Works Cited

Ellison, Ralph. Invisible Man. New York: Vintage International Edition, 1995. Print.

—. Shadow and Act. New York: Random House, 1964. Print.

Kelley, Robin D. G. Race Rebels: Culture, Politics, and the Black Working Class. New York: The Free Press, 1996. Print.

Weheliye, Alexander. Phonographies: Grooves in Sonic Afro-Modernity. Durham: Duke UP, 2005. Print.

Bassist and Free Jazz Pioneer Charlie Haden Has Left the Planet

On July 11th, at the age of 76, Charlie Haden passed away. Described by Time magazine as “one of the most restless, gifted and intrepid players in all of jazz,” Haden left his mark on hundreds of records as both a member and a leader. He was the anchor of the Ornette Coleman Quartet and helped define The Shape of Jazz to Come. In recent years he struggled with the degenerative effects of post-polio syndrome, and up until 2010 he was still in the studio and performing live. A month before his passing ECM released Last Dance, a set of informal songs between Haden and Keith Jarrett recorded at Jarrett’s Cavelight home studio in 2007.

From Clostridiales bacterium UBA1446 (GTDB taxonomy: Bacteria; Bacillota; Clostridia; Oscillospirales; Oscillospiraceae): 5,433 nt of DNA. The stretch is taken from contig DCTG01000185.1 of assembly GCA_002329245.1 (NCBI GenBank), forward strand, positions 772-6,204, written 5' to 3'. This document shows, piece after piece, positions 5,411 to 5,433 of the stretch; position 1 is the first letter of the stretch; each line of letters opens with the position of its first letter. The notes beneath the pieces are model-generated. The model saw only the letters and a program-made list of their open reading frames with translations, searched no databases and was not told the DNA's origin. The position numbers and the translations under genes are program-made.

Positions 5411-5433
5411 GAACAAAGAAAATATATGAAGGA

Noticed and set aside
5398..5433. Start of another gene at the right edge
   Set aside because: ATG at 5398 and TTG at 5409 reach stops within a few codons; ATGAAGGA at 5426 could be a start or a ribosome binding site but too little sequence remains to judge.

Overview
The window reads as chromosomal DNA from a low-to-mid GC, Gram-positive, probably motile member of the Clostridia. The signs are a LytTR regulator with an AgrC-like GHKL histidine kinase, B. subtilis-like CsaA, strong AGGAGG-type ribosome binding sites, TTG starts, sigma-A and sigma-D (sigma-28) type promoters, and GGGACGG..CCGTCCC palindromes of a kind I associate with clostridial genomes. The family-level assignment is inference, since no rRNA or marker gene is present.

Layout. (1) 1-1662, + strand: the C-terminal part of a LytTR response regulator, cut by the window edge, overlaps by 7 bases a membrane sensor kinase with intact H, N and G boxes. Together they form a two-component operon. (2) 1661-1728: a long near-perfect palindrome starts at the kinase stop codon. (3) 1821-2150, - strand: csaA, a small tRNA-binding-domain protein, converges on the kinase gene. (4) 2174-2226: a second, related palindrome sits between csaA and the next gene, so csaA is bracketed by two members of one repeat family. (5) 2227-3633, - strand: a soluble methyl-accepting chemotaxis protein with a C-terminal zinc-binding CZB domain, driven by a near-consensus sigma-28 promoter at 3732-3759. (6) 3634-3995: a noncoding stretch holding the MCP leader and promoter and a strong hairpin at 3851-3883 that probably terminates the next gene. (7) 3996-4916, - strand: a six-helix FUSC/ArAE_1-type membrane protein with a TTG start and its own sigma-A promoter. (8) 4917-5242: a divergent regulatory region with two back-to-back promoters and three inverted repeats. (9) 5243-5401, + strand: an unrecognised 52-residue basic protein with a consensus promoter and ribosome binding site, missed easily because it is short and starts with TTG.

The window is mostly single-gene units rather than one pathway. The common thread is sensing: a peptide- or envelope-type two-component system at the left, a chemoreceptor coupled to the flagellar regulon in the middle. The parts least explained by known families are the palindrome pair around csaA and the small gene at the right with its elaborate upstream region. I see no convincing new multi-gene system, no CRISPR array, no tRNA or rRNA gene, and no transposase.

While Haden is known as one of the most significant bassists in jazz, his influences and recordings touch on many musics, from classical to his own country, spiritual, and bluegrass roots. His early music roots culminate on his 2008 recording Rambling Boy, an album that features his immediate family, all of whom follow his musical path. His music and art will live on and continue to inspire others. As Haden once said, “We’re here to bring beauty to the world and make a difference on this planet. That’s what art forms are about.”

We Can Never Tell the Entire Story of Slavery: In Conversation with M. NourbeSe Philip